After 2 full days of orientation, one “easy” day of shadowing, and a significant amount of apprehension, I am now a bona fide MS3. To be completely honest, I’m not entirely sure what I expected. I was terrified of caring for real patients while impressing my residents and attendings, and simultaneously ecstatic to put the knowledge I’ve accumulated in lectures and in the library these past two years to use in a real, live hospital. The best portmanteau I could come up with for this combination of emotions is “electrified”.
My first 4-week rotation is on the neurology service, which is part of the larger, 12-week internal medicine block in my institution’s curriculum. I chose this rotation intentionally – I scheduled those clerkships I consider potential career possibilities early-on, so that I would have a better idea of my ultimate specialty goal when scheduling fourth-year rotations later this year (By the way, if you already dread explaining all your thoughts regarding specialty choice at holidays and family gatherings, I suggest learning how to answer the question “So, do you have any idea what you want to do?,” before beginning 3rd year. I found out on Day 1 that most residents and attendings see through the answer “I want to go into your specialty.” Instead, try offering the specialty you know you’re NOT interested in.).
I can offer little in terms of “how to succeed in third year,” at least at this point, but I have found that the pressure we put on ourselves as MS3’s is quite possibly much greater than any of the pressure placed on us by attending physicians or residents. The residents I’ve worked with have not expected me to jump through hoops, but instead are quick to share personal experiences and advice. My current attending physician is firm and likes to keep rounds concise, but knows me by name. He is patient with both myself and fellow students, and has a sense of humor that is great for easing anxiety about that first patient presentation. That’s not to say medical students can take their place on the team lightly; but after only a few days one can truly appreciate the hierarchy of medical education.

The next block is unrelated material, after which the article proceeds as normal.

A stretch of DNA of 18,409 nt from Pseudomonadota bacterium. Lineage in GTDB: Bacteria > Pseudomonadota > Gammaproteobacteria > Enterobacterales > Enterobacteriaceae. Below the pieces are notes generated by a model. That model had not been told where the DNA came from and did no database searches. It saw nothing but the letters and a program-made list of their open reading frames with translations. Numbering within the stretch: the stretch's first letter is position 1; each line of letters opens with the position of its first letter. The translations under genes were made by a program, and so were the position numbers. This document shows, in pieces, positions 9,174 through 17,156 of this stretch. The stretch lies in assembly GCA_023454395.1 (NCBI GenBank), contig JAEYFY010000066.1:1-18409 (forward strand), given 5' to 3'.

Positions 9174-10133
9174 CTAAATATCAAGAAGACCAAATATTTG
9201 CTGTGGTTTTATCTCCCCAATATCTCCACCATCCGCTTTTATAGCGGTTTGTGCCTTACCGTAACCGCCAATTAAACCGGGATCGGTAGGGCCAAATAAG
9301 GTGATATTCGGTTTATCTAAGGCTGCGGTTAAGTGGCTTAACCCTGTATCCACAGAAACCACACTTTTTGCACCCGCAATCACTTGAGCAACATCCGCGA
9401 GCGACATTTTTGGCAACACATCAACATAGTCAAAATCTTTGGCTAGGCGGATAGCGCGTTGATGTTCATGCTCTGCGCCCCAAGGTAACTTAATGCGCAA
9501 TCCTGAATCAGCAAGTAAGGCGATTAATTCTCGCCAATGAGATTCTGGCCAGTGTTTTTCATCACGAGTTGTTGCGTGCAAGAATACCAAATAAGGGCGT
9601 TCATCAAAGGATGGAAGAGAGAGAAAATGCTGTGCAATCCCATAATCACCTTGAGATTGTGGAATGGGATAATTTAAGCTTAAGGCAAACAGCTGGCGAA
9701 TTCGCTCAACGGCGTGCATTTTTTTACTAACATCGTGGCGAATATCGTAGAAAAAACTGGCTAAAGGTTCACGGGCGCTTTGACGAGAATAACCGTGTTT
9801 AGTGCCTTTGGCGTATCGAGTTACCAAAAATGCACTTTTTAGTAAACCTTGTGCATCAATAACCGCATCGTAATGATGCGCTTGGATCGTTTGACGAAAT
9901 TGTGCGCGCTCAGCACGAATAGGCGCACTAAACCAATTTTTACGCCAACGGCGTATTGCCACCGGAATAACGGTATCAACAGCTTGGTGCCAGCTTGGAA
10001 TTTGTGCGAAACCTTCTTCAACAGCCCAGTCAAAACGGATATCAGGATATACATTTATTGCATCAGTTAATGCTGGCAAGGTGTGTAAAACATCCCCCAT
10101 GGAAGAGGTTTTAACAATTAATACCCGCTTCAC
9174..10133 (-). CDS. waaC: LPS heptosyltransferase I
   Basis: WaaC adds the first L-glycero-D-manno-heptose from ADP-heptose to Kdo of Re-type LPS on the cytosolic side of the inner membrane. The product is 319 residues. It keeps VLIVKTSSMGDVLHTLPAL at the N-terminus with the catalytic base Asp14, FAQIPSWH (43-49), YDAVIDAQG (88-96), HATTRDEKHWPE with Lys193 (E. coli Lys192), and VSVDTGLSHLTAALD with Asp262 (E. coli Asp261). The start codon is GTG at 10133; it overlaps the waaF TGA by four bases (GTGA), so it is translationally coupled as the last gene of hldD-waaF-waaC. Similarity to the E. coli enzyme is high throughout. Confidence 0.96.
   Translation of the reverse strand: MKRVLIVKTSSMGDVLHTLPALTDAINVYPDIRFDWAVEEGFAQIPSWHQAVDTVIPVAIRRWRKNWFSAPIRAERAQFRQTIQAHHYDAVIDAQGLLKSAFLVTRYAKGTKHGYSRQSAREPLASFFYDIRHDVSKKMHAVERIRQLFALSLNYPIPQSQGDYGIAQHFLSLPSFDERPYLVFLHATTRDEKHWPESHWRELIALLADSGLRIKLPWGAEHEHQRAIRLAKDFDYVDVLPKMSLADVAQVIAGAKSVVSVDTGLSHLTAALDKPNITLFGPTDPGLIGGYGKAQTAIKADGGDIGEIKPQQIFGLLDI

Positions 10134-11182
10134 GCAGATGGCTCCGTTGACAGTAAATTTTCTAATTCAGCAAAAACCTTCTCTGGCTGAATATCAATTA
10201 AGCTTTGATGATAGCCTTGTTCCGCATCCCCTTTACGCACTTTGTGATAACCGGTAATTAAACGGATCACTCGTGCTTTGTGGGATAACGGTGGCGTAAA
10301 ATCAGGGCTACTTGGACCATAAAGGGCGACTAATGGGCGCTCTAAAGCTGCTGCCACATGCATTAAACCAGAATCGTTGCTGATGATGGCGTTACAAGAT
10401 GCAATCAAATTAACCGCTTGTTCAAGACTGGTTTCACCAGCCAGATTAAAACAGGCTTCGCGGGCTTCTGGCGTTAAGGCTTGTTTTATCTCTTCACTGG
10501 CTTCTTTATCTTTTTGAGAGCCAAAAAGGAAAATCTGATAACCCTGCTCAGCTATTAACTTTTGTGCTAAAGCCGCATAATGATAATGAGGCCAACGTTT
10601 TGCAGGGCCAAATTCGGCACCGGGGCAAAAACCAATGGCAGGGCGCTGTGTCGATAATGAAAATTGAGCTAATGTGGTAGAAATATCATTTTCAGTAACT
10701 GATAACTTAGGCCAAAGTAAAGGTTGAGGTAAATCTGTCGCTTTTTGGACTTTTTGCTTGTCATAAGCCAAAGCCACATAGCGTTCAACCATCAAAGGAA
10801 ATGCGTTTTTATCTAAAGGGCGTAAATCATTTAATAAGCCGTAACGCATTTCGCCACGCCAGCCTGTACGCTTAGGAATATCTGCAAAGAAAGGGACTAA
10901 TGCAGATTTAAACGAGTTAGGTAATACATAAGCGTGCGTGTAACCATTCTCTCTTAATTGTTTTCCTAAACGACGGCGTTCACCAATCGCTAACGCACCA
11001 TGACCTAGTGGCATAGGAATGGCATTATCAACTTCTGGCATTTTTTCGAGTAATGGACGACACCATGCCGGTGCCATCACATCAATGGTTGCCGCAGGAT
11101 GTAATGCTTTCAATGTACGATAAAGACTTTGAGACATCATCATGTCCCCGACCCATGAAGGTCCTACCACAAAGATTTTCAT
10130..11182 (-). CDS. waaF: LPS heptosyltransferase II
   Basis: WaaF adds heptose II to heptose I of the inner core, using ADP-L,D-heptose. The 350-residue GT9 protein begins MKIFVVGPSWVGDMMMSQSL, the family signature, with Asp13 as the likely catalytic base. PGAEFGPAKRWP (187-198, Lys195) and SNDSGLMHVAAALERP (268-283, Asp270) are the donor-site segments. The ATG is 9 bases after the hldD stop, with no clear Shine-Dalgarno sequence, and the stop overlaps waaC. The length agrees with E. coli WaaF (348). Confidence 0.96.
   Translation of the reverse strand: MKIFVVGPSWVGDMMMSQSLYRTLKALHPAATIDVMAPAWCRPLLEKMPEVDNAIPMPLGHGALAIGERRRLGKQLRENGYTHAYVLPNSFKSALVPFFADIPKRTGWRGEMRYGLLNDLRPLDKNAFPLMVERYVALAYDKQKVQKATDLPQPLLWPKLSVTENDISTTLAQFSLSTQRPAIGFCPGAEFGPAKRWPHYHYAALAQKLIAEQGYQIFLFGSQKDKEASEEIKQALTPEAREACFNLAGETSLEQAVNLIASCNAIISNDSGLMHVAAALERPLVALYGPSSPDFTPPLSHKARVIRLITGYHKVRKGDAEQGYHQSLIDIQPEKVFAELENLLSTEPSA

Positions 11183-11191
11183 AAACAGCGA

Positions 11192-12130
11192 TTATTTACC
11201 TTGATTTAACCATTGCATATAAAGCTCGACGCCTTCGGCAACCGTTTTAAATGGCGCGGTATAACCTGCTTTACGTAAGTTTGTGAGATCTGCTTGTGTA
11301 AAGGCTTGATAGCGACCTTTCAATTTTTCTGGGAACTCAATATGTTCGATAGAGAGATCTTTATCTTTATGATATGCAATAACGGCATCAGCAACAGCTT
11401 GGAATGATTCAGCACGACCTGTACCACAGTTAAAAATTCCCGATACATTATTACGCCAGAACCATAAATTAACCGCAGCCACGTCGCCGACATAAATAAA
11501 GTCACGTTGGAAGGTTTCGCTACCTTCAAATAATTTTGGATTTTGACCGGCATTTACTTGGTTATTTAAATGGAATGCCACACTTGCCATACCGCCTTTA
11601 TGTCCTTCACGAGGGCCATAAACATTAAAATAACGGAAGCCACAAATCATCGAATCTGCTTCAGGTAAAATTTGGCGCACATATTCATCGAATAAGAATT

With this said, the largest challenge is, perhaps, figuring out one’s place on the team. As a third year student, you are unsure of your clinical skills, knowledge, and judgment, which complicates interpersonal and professional relationships with your team members. Where do you fit in, and what could you possibly contribute to help your patient? Further compounding the situation are factors such as personal affinity to the specialty at hand, and the fact that your superiors will later help compile your grade for the course. How do you integrate the wealth of new, clinical information you are learning, while at the same time honing your “people skills” to enhance interactions with colleagues, peers, and your patients? In a sense, I’d like to think of third year as an exquisite exercise in professionalism and communication, in addition to the more widely emphasized and expected pursuit of academics.
I hope to explore these issues as I delve more deeply into my third year. For now, I’ll settle for whatever advice or hints those have to share about “survival.”